ation. In unpackingthe problem of
thinking. Philosophers clarify
"Should change be
effected in mu-
what role philosophy should play
the life of the individual music
teacher and the profession as a
whole, I shall examine three specif-
ic questions: What is meant by
meaning as a maid sweeps clean
the house of ideas, and they also
sic education, and if so, how can
we effect it? If not, why not?" A
design the
conceptual framework
of music education in-
of the profession, much as an archi-
volves much more than a consider-
tect designs the
ation of aesthetic questions. In-
philosophy of
music education?
cations that
house. The justifi-
philosopher offers
Why is philosophy important for
the music teacher? How can a mu-
deed, I believe one of the important
mistakes we have made in music
education philosophy in recent
sic teacher develop a personal phi-
losophy of music education?
years is to draw altogether too nar-
row a view, which has left us with
What is meant?
too limited a vision of the interface
of philosophy and music education
It is important at the outset to
of the nature of music educa-
establish what a
philosophy of mu-
tion itself.
sic educationis not. It is not simply
are of several differenttypes: they
may be logical (offeringa coherent
whole that is internallyconsistent,
corresponding to evidence, be it
persuasive argumentsor empirical
evidence), moral and ethical (in-
voking expectations or rules of
conduct grounded in certain spiri-
tual or social beliefs and values),
an assortment of opinions or un-
substantiatedassertions. It is not a
Broad and rigorousstudy
As a
cross-disciplinary field of
thereforeit is good." It is not sim-
ply a distillationof the opinions and
ideas of others. Nor is it readily or
political (based on certain political
ideas and structures),and aesthetic
(presupposingcertain understand-
ings and values that relate to the
nature of the aesthetic and artistic
experience involving both the re-
music education
ideas from other areas such as mu-
sic, education, psychology,
easily developed by committees as
sponse to and the
expression of
This reality
a consensus of the
prevailing col-
art). A good discussion of the func-
lective wisdom. Nor is it armchair
tions of philosophy in education
can be found in Israel Scheffler's
book listed in "Suggested Read-
broad preparationfor music teach-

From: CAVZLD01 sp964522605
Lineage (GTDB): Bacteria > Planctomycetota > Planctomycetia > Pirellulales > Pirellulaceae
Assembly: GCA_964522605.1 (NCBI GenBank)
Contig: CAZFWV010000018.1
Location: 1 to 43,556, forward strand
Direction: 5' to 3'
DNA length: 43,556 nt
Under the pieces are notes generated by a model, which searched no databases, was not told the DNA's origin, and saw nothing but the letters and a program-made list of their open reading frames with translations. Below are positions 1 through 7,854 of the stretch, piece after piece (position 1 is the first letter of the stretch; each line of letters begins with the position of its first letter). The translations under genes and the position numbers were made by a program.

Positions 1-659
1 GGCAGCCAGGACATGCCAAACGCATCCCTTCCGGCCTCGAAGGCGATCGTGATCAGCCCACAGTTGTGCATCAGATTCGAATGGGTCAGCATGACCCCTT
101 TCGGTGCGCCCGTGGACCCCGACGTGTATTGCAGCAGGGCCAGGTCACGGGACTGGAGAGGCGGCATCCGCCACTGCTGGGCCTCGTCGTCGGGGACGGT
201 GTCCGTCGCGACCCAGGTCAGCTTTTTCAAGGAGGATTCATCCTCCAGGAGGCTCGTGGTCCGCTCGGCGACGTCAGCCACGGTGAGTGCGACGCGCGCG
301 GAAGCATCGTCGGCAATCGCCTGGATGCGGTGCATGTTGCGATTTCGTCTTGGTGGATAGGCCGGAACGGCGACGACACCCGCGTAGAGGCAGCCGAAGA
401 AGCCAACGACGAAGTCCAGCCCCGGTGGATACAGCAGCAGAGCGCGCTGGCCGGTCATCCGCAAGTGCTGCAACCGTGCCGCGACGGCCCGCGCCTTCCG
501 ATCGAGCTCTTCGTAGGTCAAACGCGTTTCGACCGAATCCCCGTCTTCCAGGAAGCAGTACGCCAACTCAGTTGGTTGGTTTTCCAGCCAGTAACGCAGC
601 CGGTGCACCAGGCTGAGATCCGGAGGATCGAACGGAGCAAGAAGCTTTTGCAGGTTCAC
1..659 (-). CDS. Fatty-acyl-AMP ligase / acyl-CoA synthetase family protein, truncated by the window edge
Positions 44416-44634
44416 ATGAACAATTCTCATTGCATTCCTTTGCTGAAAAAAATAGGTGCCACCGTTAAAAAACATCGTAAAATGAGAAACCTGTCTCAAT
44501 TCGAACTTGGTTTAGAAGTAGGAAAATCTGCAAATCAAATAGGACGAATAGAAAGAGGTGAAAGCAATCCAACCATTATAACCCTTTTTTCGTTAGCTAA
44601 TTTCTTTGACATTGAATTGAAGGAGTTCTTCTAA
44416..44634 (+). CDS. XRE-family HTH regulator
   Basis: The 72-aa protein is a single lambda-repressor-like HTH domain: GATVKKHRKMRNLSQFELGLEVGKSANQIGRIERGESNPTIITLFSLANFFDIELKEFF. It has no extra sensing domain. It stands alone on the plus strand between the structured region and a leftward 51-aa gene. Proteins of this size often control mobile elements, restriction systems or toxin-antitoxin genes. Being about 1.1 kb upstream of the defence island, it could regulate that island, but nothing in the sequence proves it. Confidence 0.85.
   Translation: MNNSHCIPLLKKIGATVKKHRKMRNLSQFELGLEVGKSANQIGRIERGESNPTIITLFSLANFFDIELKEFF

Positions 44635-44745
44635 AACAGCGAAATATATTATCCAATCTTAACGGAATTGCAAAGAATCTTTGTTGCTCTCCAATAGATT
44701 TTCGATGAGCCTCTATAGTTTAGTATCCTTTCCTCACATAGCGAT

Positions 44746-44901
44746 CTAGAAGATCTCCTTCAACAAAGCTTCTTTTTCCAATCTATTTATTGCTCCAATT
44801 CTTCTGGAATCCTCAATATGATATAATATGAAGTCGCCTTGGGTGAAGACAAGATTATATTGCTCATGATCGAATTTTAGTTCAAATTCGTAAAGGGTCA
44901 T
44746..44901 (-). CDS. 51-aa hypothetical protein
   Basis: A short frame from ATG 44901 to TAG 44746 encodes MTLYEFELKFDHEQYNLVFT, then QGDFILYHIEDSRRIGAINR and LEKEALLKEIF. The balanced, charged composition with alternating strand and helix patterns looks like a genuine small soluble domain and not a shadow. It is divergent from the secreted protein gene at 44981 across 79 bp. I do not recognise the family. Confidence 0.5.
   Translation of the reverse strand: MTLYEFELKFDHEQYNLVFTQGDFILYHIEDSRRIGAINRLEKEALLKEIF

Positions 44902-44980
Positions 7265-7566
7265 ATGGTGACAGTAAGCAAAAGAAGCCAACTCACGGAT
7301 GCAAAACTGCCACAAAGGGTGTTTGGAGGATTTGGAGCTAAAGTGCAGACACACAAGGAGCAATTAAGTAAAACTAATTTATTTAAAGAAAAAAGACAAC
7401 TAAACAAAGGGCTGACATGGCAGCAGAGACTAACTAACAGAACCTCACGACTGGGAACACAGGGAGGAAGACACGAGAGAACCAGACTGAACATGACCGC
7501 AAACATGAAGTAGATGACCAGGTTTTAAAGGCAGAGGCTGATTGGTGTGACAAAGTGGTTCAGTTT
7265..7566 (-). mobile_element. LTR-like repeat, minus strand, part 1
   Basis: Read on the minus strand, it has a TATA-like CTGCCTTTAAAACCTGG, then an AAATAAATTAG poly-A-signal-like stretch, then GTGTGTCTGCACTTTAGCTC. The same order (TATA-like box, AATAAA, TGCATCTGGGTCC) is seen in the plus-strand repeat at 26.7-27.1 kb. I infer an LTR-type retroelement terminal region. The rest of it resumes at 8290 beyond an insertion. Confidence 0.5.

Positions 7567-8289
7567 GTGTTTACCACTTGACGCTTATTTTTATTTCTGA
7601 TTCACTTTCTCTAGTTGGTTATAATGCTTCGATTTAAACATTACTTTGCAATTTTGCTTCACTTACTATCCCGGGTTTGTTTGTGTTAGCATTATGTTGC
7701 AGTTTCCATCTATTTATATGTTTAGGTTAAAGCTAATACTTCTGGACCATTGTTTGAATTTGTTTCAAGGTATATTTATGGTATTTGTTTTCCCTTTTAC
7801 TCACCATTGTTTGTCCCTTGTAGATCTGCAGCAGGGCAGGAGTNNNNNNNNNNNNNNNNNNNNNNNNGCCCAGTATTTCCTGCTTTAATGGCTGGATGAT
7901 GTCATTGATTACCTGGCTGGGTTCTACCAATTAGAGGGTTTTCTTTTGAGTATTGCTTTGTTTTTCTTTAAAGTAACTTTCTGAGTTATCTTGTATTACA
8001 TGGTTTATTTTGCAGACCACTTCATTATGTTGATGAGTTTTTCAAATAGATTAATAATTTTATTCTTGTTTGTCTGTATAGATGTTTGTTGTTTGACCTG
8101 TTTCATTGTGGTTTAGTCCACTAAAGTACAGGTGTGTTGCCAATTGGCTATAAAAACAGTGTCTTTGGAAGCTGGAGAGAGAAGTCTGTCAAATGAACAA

ers and makes it more difficult to
reflectionof the kind that is
done in the ivory tower with no
cover ideas in depth. As a result,
music educators often end up with
necessary relation to the practical
a smattering of knowledge about
  • 18 MEJ/January '90














ideas rather than an in-depth un- derstandingof them. For example, in my graduatefoundations of mu- sic education classes I frequently meet students who have a limited knowledge of philosophy, under- stand little of the wider historical context outside music history out- line courses, and feel frustrated that much of their traininghas been so full of techniques and methods

courses and

educational require-

ments for state certification that

they have not had the opportunity to read broadly and in depth. This is not to say that practicallyorient- ed courses are not important.Quite the contrary. But it is one of the problemsin our profession that we cover so much ground superficial- ly, leaving the student little time, except perhaps in the context of a thesis or dissertation, to explore anythingintensively. We are begin- ning to do much better in areas such as psychology and sociology,

and it


heartening to



strengtheningof links between mu- sic education and systematic musi-

cology and ethnomusicology, but at this point, there are few places where students can explore ideas in

music education in a philosophical- ly rigorous manner and to any depth. Some music teachers imagine that, because they draw their ideas from several places, their so-called eclectic philosophy is better than if they had drawn their ideas from only one source. For example, if they can somehow combine the ideas of Kodaly and Orff-Keetman,


have something better than if

either Kodailyor Orff-

they follow

Keetman alone. So



ideas from various people and end


with a

collage of ideas they call

their philosophy. This may seem sound. The problem is that the as-

sumptionsthat underlie these vari- ous ideas may conflict with each

other. For

example, the assump-

tions underlying the techniques of Kodaly and those of Orff-Keetman





are very different,and it is difficult in some ways to reconcile them.

The temptationinherent in eclecti-

cism is one of superficiality-to

merely combine things that



may not be internallyconsistent. I suggest, however, that the recon- ciliation of disparatevisions of mu- sic education ought properly to be synthetic rather than simply eclec- tic. In creating a synthesis, one formulates something that is not only integratedbut new. The art of designingmusic curricula,of trans- lating general propositions into ac- tual and specific practice, is fraught

with difficulty.(This fact is noted in the articles and book by Joseph

Schwab listed in "Suggested Read- ings"). While it might seem that a

multiplicity of methods may sug- gest a wider vision, their reconcili- ation within a coherent curriculum may be a difficultthing to achieve in practice.

Critical analysis

Some philosophies are better than others. They are better articu-


and substantiated, and they

offer world views that are more

attractive and ethically


than others. As music educators, we must be equipped to critically examine those visions that are put before us in the name of curricular

methods. (Indeed, it is safe to say that every music curriculumis the